Thursday, May 31, 2012

Preschool voting with the iPad

We all scream for ice cream!  Need a way to decide what kind of ice cream to serve at the end of the year preschool party?  Model a great decision making strategy for your class by voting.  Voting provides opportunities to practice many skills. Voting can be an individual or a group lesson.  A child can travel around the school, polling adults, practicing social skills along the way. Skills such as greeting others, initiating interactions and asking questions such as "what is your favorite ice cream?", can be targeted. The entire class can get involved by setting up a polling station so that each child can cast his or her vote.  Higher level thinking skills can be promoted by asking students to predict the results of the poll and compare their prediction with the results.  Counting, one to one correspondence, assigning numerals to sets of numbers and writing numbers are other skills that can be practiced when determining the results of the poll.  The concepts of more, less, many, same, equal, and few, can be emphasized when analyzing the results.  

The iPad can be used as a polling device for your next voting lesson.  In the first example, I used the Pages app to create a template to open in Doodle Buddy.  In the Pages app, I inserted images of two different flavors of ice cream on a blank page and then took a screen shot of the page by pushing the home button and power button at the same time.  I cropped the Pages border out of the picture using the editing features in the Photo app on the iPad.  The next step is to open the Doodle Buddy app and select the tic tac toe icon, then select Photos.  Locate the screenshot on your camera roll and select it.  Tap the chalk icon and choose a color to make your dividing line.  Next, choose the stamp icon and select a stamp for voters to use to indicate their selection.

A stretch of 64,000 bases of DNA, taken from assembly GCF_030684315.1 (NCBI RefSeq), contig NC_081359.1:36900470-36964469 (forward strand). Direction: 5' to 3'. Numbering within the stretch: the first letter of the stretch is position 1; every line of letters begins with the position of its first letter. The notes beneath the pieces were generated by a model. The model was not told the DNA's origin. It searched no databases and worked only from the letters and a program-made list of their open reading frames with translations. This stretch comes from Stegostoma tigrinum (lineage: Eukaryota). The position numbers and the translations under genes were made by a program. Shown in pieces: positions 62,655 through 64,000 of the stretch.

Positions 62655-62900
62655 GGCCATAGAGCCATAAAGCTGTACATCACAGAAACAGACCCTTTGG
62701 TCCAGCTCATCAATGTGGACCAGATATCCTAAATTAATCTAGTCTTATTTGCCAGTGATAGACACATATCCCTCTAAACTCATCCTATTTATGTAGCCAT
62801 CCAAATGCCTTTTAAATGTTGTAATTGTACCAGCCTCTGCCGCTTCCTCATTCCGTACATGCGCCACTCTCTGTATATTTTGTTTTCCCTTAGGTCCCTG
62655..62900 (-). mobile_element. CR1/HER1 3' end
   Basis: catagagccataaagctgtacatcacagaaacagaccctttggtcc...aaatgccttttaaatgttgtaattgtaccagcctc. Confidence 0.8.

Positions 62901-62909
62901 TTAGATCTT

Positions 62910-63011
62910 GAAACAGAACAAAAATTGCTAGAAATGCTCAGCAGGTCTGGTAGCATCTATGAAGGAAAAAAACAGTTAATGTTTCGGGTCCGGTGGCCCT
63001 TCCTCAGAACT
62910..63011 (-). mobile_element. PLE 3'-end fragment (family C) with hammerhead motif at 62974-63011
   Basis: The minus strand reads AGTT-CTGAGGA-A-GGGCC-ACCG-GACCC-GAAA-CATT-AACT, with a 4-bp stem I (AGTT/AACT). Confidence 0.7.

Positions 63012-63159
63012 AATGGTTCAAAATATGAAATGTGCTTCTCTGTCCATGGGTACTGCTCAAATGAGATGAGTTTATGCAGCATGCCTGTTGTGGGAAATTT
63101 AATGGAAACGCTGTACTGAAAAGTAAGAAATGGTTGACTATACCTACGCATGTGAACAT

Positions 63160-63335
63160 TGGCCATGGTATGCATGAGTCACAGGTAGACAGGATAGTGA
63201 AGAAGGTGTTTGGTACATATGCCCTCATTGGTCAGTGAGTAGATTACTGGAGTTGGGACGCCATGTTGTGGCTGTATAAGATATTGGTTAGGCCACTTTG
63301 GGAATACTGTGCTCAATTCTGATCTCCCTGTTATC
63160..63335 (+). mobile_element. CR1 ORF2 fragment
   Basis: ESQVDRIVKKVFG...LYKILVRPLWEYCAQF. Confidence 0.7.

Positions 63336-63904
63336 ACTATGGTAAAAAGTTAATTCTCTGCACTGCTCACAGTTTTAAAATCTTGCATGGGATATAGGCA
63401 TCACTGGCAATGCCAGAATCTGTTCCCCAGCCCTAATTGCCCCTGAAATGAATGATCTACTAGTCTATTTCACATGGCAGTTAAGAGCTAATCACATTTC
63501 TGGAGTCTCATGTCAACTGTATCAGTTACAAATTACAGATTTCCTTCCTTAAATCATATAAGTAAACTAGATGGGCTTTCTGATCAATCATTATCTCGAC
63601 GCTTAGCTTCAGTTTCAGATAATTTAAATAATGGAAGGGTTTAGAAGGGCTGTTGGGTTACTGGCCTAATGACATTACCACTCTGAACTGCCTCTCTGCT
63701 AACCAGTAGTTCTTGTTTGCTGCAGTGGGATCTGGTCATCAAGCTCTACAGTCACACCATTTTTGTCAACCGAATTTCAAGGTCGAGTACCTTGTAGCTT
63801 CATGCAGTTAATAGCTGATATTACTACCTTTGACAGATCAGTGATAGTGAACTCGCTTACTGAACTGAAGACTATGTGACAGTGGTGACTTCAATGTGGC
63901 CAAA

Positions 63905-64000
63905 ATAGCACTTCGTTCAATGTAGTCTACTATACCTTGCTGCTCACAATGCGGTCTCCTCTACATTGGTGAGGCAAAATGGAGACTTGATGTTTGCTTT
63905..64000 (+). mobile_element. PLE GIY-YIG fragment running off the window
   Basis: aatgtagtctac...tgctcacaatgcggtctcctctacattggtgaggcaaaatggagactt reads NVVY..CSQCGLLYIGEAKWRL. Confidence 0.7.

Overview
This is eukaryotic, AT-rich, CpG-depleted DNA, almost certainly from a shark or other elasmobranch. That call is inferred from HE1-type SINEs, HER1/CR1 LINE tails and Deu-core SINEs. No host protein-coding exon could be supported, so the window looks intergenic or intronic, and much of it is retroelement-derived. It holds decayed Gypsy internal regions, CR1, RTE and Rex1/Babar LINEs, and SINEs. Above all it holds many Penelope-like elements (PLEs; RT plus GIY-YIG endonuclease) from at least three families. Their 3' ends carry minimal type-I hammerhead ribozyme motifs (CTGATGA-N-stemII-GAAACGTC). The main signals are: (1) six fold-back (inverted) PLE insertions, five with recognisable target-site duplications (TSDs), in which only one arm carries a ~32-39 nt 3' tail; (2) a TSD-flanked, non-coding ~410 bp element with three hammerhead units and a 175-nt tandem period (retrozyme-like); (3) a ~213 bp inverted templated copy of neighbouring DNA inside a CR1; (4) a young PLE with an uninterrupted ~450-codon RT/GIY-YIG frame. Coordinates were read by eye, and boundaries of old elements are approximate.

In the second example, I used Pages to create a template, adding a table to create a basic graph.  

If you do not have the app, Pages, you could make the templates on your computer with another program and then use Dropbox to transfer the template to your iPad.  Another alternative is using the drawing tool in Doodle Buddy to make the template.  You could draw pictures to represent the choices and then draw a grid. Take a screenshot of this template and then open it from the Tic Tac Toe icon. If you want to discuss the results with the group, you can connect the iPad to the projector.  Have fun voting!

Sunday, May 20, 2012

Presentation for parents: Using Video with Young Children

In my previous post, I discussed the responsibility early educators and parent educators have to help prepare parents of young children to navigate the digital world.  I also referred to an assignment I was completing for my technology class.  I finished the assignment and I thought I would share it as an example of the types of materials we could be creating for parents. I completed a lesson plan that is intended for use with parents, but the presentation could easily be adapted for use with early education professionals.  Using a Google presentation as a guide, this lesson leads parents through information about using video with young children.  The presentation includes links to articles, videos and activities.  This lesson could be used with parents in a group situation such as an Early Childhood Family Education parent session or could be used with an individual parent on a homevisit.  Here is a link to the lesson plan template that acts as a facilitator guide.  This lesson could also be used by the parent independently, without a facilitator.